The Budding Fig Tree

The parable of the “budding fig tree” is a graphic illustration of Christ’s answer to the question – “When will these things come to pass?” The fig tree sprouting foliage is the clue for the “when” of the predicted events. Its leaves signal the arrival of “summer,” the time when “all these things” will be fulfilled.

When interpreting the parable, we must remember that Jesus began his discourse by predicting the destruction of the Temple that was standing in his day:

  • (Mark 13:2-4) – “And Jesus said to him, Do you see these great buildings? There shall not be left here one stone upon another, which shall not be thrown down… Tell us, when shall these things be?
  • (Mark 13:28-29) – “Now from the fig tree learn her parable: when her branch is now become tender and puts forth its leaves, you know that the summer is nigh; even so you also, when you see these things coming to pass, know you that he is nigh, even at the doors.


Often in the Hebrew Bible, the fig tree symbolizes the impending judgment of Yahweh, sometimes on Israel, but also on other nations.

Elsewhere in the gospel accounts, Jesus uses it to symbolize the failure of the Temple to produce the fruit required by God. For example, he cursed a fig tree for its fruitlessness, and that act portrayed the coming desolation of the Temple - (Isaiah 34:2-4, Jeremiah 29:17, Matthew 21:19-21, Mark 11:13-21).

Likewise in Luke, the parable of the Barren Fig Tree compares the nation of Israel to an unfruitful tree. For three years the landowner expected fruit, but none was produced. Just before he cut down the fruitless tree, the vinedresser asked for one more year to make it productive - (Luke 13:6-9).

The reference to “three years” links the parable to the ministry of Jesus. God is the owner of the tree, Jesus is the vinedresser, and Israel is the fruitless fig tree.

And the parable illustrates the nation’s failure to produce the required fruit and warns of the impending disaster that will befall it if Israel does not repent and heed its Messiah.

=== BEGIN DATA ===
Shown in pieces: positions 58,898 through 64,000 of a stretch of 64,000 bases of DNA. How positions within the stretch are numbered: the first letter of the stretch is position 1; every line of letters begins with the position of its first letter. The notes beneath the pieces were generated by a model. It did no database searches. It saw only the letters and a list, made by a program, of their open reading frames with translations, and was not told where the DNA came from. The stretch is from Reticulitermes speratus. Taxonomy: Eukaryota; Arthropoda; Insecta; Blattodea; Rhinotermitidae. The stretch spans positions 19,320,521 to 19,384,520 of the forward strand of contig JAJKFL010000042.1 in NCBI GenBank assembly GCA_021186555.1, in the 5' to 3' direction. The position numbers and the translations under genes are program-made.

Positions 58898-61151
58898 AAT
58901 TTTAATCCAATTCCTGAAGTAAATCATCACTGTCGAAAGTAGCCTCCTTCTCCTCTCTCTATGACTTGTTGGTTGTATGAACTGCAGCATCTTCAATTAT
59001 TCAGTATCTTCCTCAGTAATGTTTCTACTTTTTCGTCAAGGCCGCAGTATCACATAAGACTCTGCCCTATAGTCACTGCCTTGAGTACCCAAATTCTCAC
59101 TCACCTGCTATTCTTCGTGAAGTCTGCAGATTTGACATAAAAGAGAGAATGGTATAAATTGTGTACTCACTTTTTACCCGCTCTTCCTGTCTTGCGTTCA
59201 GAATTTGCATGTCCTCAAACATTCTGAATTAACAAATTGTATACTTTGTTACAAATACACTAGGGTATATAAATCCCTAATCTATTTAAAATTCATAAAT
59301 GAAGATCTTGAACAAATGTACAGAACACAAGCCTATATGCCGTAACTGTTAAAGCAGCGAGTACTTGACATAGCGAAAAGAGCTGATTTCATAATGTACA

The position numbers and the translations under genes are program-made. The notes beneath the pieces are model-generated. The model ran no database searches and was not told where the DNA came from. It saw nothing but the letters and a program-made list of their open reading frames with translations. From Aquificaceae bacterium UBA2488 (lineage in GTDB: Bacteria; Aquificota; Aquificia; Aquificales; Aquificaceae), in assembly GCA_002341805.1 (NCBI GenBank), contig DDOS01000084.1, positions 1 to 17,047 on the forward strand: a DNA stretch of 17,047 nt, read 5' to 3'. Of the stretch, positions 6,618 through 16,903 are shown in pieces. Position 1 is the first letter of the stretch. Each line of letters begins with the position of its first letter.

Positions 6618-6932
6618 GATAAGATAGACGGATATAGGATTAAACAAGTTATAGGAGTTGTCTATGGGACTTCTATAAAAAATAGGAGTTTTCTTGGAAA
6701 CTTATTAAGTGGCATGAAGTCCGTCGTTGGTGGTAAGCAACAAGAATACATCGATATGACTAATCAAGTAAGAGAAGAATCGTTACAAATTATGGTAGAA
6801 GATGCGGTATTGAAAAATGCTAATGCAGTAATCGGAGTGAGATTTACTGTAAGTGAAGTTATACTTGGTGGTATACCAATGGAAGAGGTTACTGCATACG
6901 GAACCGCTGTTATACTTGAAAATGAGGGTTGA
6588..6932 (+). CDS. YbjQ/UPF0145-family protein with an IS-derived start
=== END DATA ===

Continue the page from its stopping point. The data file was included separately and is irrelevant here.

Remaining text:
The placement of the parable at this point in the discourse recalls the fig tree that Jesus cursed just a few days previously. It, too, was sprouting leaves. Nevertheless, it was completely barren of fruit - (Mark 11:13).


The depiction of the budding fig tree is called a “parable,” a teaching device that uses an analogy to make its point. Jesus describes how a fig tree sprouts foliage prior to “summer.”  The arrival of new leaves is a sure sign of summer’s imminence.

The point of the analogy is that “when you see these things happening, you know that it is near”; that is, the “summer” (In the Greek clause, the pronoun is neuter or “it,” as is the noun rendered “summer”).

The tree represents the series of events referenced by the term “these things,” the events that the disciples will witness. They include “birth pains,” persecution, “false prophets,” the proclamation of the gospel to all the nations, and the appearance of the “abomination that desolates” - (Mark 13:2-13).

The use of the Greek demonstrative pronoun tauta or “these things” stems from his prediction of the Temple’s destruction at the start of the discourse (“Do you see THESE great buildings?”). Jesus applied it to the things the disciples would see leading up to the Temple’s desecration and destruction.

It is vital for his disciples to understand this outline of coming events, especially the arrival of the “Abomination of Desolation,” so they will know when to flee the city of Jerusalem. They will see these catastrophic events unfold before their eyes - (“This generation”).

The parable is a pictorial representation of the events that would culminate in the destruction of Jerusalem and the Temple. When the disciples saw “summer” approaching, they would know that the day of reckoning was at hand, and therefore, presumably, they “fled to the mountains” as instructed and escaped all “these things.”



The Word Made Flesh

Language of the New Testament